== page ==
Pat Forsythe, who had a solid stretch of play against the Bulldogs, appeared primed to take the next steps in his basketball growth as WVU headed into the meat of its non-conference schedule. He played 15 minutes against State, scoring four points and grabbing four rebounds while provided backup minutes for Deniz Kilicli and foul-plagued Kevin Jones. However, during practice preparations for Kansas State, he took a hit that knocked him out of the next two contests.
"I got caught on a back screen and got hit in a awkward position," Forsythe related. "I tried to play through it, but it was just something I couldn't do. I couldn't lift my arm above my head, so I had to sit out for a little bit."
Forsythe, who had a back in jury in high school, didn't think the latest problem was related to his previous injury. However, he did notice other after-effects when he returned to the floor.
"When I came back, I had lost my wind a little bit, so I had to play hard to try to get some of my conditioning back," he said.
It might seem odd that a player could lose ground in conditioning while missing just a handful of practices, given that they train nearly year-round. However, today's players are honed to such a fine edge that any drop-off in work results in a decrease in strength, and especially in endurance, and those can only be regained with work on the floor. Forsythe did a good job in working out prior to the Texas A&M-Corpus Christi game, and got back on the court for 13 minutes of action. He contributed three points and five rebounds, and again demonstrated good offensive awareness as he executed WVU's sets from both the high and low post.
Everything wasn't smooth however, especially in the first half when the Mountaineers had five freshmen on the floor for extended stretches. West Virginia had several unproductive possessions where it failed to get a good shot, and the inexperience of the players certainly contributed to that.
"We were shooting a free throw and I looked up and saw that all five of us out there were freshmen," Forsythe laughed. "I think we were just thinking too much. I think once we find a freshman leader, I think we might start rolling a little bit better. But it was a good experience for us to see what we can do together, Next year it's going to pretty much be us, and we will have to be ready to go.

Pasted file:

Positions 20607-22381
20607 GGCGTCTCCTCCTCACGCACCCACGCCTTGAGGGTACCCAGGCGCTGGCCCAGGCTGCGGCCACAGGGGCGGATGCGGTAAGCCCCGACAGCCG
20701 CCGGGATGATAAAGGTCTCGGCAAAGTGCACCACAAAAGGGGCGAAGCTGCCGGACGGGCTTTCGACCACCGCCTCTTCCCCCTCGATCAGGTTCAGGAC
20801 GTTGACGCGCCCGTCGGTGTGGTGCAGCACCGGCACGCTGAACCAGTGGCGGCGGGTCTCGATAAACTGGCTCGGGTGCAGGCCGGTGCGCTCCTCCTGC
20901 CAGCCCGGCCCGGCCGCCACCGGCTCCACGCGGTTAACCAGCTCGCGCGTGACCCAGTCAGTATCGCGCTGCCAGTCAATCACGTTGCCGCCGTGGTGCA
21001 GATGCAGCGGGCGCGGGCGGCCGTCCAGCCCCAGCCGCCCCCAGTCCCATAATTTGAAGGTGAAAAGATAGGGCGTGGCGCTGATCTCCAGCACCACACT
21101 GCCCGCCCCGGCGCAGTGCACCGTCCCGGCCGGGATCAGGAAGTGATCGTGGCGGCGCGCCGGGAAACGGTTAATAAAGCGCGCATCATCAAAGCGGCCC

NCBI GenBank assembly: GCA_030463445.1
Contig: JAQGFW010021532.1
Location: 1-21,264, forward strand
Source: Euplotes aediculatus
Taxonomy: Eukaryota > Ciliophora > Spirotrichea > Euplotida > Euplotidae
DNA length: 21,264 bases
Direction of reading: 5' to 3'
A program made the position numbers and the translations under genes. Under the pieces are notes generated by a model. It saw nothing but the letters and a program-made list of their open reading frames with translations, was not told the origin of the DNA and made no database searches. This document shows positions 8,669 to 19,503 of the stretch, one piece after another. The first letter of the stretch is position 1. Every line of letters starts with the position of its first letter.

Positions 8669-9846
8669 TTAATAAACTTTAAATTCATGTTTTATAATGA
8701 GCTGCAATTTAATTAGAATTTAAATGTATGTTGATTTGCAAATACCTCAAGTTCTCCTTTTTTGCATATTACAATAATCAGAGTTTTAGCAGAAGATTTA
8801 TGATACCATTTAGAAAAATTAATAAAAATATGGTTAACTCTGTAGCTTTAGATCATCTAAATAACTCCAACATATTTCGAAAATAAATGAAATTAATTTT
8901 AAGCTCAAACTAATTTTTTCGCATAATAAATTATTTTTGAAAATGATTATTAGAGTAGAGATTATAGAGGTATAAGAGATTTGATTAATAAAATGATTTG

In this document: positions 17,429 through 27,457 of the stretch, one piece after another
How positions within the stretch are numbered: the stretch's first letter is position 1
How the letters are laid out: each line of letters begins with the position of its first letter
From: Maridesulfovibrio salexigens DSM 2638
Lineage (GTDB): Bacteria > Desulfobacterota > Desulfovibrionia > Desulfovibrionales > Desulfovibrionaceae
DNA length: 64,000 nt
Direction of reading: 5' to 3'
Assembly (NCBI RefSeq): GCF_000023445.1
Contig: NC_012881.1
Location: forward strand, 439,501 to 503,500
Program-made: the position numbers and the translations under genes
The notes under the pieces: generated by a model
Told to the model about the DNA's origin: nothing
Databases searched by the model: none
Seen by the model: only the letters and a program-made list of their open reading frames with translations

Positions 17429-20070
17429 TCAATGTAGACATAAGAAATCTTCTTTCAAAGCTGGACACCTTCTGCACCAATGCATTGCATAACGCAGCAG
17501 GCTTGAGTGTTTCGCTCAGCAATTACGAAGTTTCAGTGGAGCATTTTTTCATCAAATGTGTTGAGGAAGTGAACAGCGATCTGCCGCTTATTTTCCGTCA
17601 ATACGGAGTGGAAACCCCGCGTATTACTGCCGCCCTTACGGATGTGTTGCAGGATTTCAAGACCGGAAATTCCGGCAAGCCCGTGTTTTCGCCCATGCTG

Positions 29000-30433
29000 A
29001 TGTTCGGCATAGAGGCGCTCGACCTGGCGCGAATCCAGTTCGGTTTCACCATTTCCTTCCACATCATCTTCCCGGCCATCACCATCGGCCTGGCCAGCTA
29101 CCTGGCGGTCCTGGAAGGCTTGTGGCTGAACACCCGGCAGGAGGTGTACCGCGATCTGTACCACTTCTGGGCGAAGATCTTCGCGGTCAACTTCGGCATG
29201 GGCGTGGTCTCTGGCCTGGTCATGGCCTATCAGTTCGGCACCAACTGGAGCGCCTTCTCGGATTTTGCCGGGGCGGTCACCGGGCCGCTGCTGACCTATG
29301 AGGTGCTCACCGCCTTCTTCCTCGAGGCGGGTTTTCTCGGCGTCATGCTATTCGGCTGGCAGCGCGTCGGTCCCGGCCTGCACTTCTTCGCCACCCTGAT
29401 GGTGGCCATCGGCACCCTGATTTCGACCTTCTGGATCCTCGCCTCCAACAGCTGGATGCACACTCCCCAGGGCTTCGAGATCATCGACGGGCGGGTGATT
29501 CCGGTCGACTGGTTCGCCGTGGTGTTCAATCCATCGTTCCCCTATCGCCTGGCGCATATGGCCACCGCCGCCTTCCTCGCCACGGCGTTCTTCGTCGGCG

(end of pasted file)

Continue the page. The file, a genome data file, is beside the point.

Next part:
"I think I can be that leader," he continued. "I have been working hard on getting my game better, and I am going to try to get everyone better too. Not just in the weight room and on the court, but getting everyone together. The seniors have been through all of this before. They know what to expect and what to do in different situations. If we mess up or get in the wrong spot they help guide us through and get us in the right spot. We have to be able to do that ourselves in the future."
Forsythe noted that getting in the right frame of mind is one of the keys for the young Mountaineers. Clearly, they were in the zone against Kansas State and Miami, but that wasn't the case against Texas A&M-CC.
"We came into the shoot-around and weren't really in the right frame of mind, so that had an effect," he said, echoing the thoughts of head coach Bob Huggins. "We'll make sure our heads are in it the next time. Every time you step on the court you have to play hard."
If Forsythe can be one of the youngsters to take on that role and communicate those lessons, both on and off the court, he will certainly be in position to be one of the leaders on Mountaineer teams of the future.